A look at the weather in Croatia: What will the sea and air temperature be on your holiday, weather records in Croatia, and meet the bura and jugo winds.
- Weather in Croatia: Mediterranean v Continental climates
- How to check the sea temperature by month in Croatia?
- Meet the sunniest island in Europe, or is it?
- Resources for checking the weather in Croatia
- The famous winds of Croatia: bura and jugo
- Bad weather and travel in Croatia: motorways, flights, and ferries
- Weather in Croatia facts: hottest, coldest, wettest, windiest
- Climate change and Croatia
- Resources for more information about the weather in Croatia
The weather in Croatia can be divided into two very distinct sections – Mediterranean versus continental climate.
The weather in coastal Croatia
Most tourists will be interested in the Mediterranean climate, heading to the coast beaches and more than 1,000 Croatian islands, but an increasingly number are now discovering continental Croatia, particularly Zagreb.
Summers in Croatia are very warm indeed on the coast, and temperatures in the above 90 F (33 C) are not uncommon. The sun is very strong, and so don’t forget your sunscreen. Coastal areas offer a breezy relief from the heat, particularly Korcula Town, which was stunningly designed to take advantage of the wind conditions surrounding it.
The shoulder months of May and September bring with them cooler temperatures, and this is the preferred time for pensioners to visit, and the roads are noticeably fuller with cycling tourists.
Snow is rare on the coast in winter, although it does happen, and while temperatures rarely fall below zero, the effects of the northern bura wind can make it seem very cold indeed.
The main swimming season is from May to October, although you will find some crazy people who swim all year round.
The weather in continental Croatia
The weather inland is a lot less welcoming, especially in winter. I fondly remember driving my things from the UK to Hvar in January 2003, for example. Having driven through the snow along the old road from Zagreb, the descent to Split with its greenery, sun, islands, palm trees and sea is a memory I will never forget.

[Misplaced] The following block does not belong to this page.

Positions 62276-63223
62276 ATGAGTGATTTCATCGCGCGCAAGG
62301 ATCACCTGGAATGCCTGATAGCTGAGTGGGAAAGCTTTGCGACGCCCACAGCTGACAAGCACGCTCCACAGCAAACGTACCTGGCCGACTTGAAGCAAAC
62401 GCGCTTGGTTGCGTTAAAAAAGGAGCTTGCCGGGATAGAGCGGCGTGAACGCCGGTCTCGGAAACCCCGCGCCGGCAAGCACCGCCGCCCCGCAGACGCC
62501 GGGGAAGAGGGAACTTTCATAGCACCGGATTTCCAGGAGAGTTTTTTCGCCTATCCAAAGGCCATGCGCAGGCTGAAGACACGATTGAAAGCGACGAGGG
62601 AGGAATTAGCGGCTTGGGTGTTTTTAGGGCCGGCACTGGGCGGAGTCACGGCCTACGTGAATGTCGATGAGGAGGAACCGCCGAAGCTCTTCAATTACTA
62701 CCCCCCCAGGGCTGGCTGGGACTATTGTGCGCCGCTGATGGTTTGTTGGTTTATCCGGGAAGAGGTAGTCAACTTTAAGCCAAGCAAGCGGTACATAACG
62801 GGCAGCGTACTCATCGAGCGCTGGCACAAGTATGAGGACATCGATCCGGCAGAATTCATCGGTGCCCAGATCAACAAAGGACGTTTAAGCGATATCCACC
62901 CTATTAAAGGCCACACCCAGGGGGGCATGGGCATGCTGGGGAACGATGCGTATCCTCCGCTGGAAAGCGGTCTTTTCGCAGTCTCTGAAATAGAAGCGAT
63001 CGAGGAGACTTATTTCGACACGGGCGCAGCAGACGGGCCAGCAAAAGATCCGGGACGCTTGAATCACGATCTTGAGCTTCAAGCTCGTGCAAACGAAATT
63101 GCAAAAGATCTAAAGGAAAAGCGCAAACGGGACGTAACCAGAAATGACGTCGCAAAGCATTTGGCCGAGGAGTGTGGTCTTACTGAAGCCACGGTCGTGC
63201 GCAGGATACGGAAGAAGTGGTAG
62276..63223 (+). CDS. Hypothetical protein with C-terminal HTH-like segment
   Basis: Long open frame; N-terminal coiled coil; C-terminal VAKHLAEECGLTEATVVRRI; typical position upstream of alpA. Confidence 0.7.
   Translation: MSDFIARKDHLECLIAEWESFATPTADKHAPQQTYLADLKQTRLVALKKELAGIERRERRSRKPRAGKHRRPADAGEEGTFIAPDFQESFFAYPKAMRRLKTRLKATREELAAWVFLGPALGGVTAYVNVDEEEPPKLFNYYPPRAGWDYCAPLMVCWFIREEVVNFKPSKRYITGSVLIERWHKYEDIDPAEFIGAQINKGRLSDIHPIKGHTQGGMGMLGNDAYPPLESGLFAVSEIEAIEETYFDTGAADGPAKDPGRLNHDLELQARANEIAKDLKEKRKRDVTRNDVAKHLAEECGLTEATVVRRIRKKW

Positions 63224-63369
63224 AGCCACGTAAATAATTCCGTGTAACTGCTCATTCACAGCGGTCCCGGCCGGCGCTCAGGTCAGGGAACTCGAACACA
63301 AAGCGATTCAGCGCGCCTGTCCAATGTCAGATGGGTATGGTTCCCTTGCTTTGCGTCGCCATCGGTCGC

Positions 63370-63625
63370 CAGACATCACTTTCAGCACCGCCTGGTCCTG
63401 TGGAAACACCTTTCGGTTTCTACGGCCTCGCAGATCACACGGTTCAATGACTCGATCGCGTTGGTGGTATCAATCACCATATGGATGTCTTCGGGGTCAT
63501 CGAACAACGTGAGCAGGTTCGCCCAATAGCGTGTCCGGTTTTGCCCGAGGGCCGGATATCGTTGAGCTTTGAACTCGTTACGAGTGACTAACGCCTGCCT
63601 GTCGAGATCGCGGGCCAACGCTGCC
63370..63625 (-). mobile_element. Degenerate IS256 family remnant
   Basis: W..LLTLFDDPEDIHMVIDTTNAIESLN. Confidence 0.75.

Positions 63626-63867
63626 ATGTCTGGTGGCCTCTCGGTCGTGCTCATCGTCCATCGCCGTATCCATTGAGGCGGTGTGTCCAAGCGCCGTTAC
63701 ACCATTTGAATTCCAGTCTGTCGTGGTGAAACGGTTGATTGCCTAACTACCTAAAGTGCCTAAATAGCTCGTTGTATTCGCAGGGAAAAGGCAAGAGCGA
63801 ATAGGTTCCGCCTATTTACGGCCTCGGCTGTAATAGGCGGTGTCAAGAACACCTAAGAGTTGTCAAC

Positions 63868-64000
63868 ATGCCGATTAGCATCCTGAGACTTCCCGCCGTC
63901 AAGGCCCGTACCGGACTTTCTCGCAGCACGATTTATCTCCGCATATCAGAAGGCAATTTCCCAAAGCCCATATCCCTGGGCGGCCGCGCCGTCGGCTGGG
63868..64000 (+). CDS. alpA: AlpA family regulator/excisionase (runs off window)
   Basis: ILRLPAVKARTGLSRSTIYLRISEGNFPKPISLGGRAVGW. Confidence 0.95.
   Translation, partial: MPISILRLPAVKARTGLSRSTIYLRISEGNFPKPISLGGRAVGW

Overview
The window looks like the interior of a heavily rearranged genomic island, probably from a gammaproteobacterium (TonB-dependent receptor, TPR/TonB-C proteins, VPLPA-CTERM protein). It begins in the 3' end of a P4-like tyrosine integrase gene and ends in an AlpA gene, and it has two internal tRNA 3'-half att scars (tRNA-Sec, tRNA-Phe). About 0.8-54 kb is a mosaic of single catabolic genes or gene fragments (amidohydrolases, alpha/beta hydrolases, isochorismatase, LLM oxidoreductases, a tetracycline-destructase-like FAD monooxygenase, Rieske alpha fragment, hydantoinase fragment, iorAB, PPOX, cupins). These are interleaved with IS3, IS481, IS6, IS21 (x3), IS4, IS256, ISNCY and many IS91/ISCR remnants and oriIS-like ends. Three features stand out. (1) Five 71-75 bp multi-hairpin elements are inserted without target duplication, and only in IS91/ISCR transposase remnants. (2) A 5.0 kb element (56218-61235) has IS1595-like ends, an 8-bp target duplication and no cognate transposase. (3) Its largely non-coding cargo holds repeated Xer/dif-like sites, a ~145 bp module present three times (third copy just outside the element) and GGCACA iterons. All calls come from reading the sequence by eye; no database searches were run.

Winters in continental Croatia are COLD, and temperatures can plummet to below -30 C in extreme years. In general things are not that cold, however, and snow tends to come for a few weeks in January, with night temperatures lower than -10 C relatively rare. Bring gloves, a hat and a warm jacket and you will be more than fine.
Summer temperatures in continental Croatia are much more agreeable, and they often match those on the coast. While most tourists head to the coast, a summer on the Danube under blue skies is equally agreeable.
For some, the most important temperature in Croatia is not the air, but the sea. People have come to swim, after all! If you are planning your holiday to Croatia and want to check the weather in the destination you are planning to visit , there is a great resource guide.
Croatia’s beaches undergo inspections every fortnight from May to September by the ministry. Among the information they record and publish online, you can find air and sea temperatures for the corresponding period last year, as well as an overview of beach cleanliness and facilities.
You can also zoom right in and see how far a particular beach is from civilisation if you are looking to escape the crowds. Check out the sea temperatures and beach quality here.
When I moved to Hvar back in 2002, I knew almost nothing about the island. My house purchase was entirely be chance.
But I soon learned that my change purchase had been very fortuitous indeed. For here was an island which Conde Nast named among the top 10 most beautiful in the world.
Not only that, but it was also apparently, but it was also the sunniest island in Europe. This was good news to this Manchester boy, who was born in the rain, and I came to love my average of 2,724 hours of sun each year.
So good was the weather on Hvar that it was said that guests would enjoy a free stay in the island’s hotels in case of rain.
As with many things in life, reality was a little different. When the huge snowfall of February 2012 covered Hvar so much that a Slovakian managed to ski from the island’s peak to the beach in Dubovica, I checked with the hotels about the free rooms.
“Only if it has been snowing for 7 days, then the guest gets a free extra night,” came the reply. Not quite the same.
And while Hvar will always be the Sunshine Island for me, its crown has been taken by another in recent years – Lastovo.
Croatia has several winds, but none affect the weather quite as much as the north-south combination of the bura and the jugo.
Blowing from the north – the bura
I LOVE the bura. Of all the 95 countries I have visited, there is nothing quite like the biting wind from the north as it rips through everything in its way.